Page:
This season, though, Pique, has found himself at the center of huge criticism, due to his dip in form. A pre-season which was hampered by injury as well as questions about his concentration on the pitch have meant that Pique, more than anyone, has missed Puyol. Pique has started only 13 times this season (29 starts last season), less than half of all of Barcelona’s matches. Most of the time he has been out injured but on a few occasions, mostly recently, he has been kept out of the side, even when Puyol has not been available. His tackle, interception and clearance figures have all dropped compared to last season by 0.3, 0.7 and 1.2 per game respectively to stand at 1.4, 1.2 and 2.4 per game (WhoScored). Most strikingly he has made 24 less passes per game this season than last. Guardiola has been lucky to have Javier Mascherano step into central defence and perform so admirably. On performance, Mascherano is, arguably, in the La Liga Team of the Season. His figures, in contrast to Piques, stand at a 3.7 tackles (a league high for center backs), 3.7 interceptions and 2.2 clearances per game. Nevertheless, “losing” both Pique and Puyol this season has hurt Barcelona, and they have conceded more goals as a result. A further dip in form for Pedro has only been compensated by recent emergences of Isaac Cuenca and Cristian Tello, both ahead of schedule, as well as the goals which Cesc Fabregas has been scoring.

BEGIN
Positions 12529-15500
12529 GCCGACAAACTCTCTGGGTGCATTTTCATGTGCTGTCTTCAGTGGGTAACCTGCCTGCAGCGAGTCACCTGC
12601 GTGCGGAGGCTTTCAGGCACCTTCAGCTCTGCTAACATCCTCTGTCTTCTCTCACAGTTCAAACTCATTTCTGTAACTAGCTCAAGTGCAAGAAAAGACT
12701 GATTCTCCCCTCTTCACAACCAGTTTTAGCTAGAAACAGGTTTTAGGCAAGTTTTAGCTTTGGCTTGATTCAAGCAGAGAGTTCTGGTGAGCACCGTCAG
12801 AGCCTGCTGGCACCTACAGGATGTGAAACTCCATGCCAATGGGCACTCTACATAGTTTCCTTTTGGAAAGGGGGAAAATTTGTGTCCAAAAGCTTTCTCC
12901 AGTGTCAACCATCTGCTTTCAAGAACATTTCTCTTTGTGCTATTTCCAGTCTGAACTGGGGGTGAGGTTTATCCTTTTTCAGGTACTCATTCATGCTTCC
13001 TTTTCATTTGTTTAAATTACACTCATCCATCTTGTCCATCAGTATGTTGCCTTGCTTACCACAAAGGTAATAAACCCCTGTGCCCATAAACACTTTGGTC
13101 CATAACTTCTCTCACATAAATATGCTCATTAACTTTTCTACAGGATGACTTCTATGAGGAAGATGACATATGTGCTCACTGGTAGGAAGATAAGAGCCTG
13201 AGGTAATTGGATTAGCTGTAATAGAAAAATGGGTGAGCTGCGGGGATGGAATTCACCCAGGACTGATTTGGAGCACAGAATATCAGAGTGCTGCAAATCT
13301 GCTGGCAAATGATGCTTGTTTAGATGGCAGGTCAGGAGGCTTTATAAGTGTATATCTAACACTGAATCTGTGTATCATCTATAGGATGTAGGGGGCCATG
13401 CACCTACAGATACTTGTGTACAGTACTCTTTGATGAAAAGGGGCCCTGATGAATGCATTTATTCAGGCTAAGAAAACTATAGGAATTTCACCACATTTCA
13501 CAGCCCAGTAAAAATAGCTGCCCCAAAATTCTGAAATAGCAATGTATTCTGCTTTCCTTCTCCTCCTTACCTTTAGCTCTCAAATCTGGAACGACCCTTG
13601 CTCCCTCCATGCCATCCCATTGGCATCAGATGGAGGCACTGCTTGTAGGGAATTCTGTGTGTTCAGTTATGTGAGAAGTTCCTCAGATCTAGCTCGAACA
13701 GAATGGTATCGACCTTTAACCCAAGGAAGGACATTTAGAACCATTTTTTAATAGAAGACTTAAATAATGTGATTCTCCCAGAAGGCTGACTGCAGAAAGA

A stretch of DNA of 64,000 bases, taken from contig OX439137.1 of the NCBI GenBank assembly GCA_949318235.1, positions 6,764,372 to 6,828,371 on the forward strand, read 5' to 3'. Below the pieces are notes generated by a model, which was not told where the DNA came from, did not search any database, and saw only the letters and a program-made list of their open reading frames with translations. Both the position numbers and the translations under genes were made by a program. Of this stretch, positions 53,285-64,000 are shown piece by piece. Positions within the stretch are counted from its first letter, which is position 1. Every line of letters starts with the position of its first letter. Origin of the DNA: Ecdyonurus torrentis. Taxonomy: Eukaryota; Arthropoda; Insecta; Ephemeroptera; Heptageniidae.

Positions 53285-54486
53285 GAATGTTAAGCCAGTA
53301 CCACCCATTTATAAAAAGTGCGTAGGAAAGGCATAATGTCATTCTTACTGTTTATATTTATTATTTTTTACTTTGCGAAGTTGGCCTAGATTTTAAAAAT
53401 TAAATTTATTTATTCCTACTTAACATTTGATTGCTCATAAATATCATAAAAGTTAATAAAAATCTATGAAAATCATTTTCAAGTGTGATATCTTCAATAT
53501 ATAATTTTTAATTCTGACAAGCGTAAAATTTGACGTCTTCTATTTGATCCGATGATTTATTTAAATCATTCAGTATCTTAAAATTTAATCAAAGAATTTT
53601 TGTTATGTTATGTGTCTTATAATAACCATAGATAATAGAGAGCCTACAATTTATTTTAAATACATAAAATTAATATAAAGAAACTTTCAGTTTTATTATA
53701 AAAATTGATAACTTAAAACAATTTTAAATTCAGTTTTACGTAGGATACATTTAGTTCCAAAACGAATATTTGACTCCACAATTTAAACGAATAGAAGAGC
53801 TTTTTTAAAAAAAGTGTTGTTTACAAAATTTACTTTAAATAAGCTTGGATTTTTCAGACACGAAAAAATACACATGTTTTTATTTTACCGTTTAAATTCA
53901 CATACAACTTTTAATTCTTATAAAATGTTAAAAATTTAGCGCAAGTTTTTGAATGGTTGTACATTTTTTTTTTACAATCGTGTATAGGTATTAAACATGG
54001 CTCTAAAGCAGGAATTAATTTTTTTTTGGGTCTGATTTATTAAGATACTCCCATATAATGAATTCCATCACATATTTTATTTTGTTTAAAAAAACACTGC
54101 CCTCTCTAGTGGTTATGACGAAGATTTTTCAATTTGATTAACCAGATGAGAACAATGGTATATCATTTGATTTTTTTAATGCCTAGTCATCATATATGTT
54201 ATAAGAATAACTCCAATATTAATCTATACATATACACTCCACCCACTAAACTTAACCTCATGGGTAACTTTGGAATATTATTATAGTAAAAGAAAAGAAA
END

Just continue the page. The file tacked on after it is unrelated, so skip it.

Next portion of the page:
All in all, while Real Madrid have had players like Kaka and Callejon ready to step in for the likes of Di Maria without hampering the team’s performance, Barcelona have not been lucky through a series of injuries, as well as, what must be said, an over-rotation of some players by Guardiola for the first time. Burn-out after playing over 60 matches for 3 consecutive seasons may have finally caught up with them.